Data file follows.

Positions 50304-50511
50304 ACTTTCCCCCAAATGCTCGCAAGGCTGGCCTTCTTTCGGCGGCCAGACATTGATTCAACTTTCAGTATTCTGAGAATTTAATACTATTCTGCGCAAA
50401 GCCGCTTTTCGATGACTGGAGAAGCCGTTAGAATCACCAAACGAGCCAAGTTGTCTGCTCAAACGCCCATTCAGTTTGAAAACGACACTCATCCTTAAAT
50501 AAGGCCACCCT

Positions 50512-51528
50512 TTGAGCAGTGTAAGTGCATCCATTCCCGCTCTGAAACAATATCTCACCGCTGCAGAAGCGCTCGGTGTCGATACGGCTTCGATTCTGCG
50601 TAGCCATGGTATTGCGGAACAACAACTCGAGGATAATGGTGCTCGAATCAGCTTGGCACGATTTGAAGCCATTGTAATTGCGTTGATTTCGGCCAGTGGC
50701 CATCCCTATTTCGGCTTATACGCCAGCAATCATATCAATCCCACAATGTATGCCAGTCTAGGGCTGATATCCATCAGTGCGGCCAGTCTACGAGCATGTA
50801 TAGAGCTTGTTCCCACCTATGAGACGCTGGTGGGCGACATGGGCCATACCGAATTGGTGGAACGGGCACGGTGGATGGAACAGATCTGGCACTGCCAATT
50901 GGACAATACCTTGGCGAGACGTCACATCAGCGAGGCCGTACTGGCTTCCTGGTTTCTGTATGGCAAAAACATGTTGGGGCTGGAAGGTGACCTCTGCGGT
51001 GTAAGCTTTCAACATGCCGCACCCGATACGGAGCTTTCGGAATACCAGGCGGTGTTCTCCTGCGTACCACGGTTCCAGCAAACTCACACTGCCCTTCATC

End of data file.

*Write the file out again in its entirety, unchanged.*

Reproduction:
Positions 50304-50511
50304 ACTTTCCCCCAAATGCTCGCAAGGCTGGCCTTCTTTCGGCGGCCAGACATTGATTCAACTTTCAGTATTCTGAGAATTTAATACTATTCTGCGCAAA
50401 GCCGCTTTTCGATGACTGGAGAAGCCGTTAGAATCACCAAACGAGCCAAGTTGTCTGCTCAAACGCCCATTCAGTTTGAAAACGACACTCATCCTTAAAT
50501 AAGGCCACCCT

Positions 50512-51528
50512 TTGAGCAGTGTAAGTGCATCCATTCCCGCTCTGAAACAATATCTCACCGCTGCAGAAGCGCTCGGTGTCGATACGGCTTCGATTCTGCG
50601 TAGCCATGGTATTGCGGAACAACAACTCGAGGATAATGGTGCTCGAATCAGCTTGGCACGATTTGAAGCCATTGTAATTGCGTTGATTTCGGCCAGTGGC
50701 CATCCCTATTTCGGCTTATACGCCAGCAATCATATCAATCCCACAATGTATGCCAGTCTAGGGCTGATATCCATCAGTGCGGCCAGTCTACGAGCATGTA
50801 TAGAGCTTGTTCCCACCTATGAGACGCTGGTGGGCGACATGGGCCATACCGAATTGGTGGAACGGGCACGGTGGATGGAACAGATCTGGCACTGCCAATT
50901 GGACAATACCTTGGCGAGACGTCACATCAGCGAGGCCGTACTGGCTTCCTGGTTTCTGTATGGCAAAAACATGTTGGGGCTGGAAGGTGACCTCTGCGGT
51001 GTAAGCTTTCAACATGCCGCACCCGATACGGAGCTTTCGGAATACCAGGCGGTGTTCTCCTGCGTACCACGGTTCCAGCAAACTCACACTGCCCTTCATC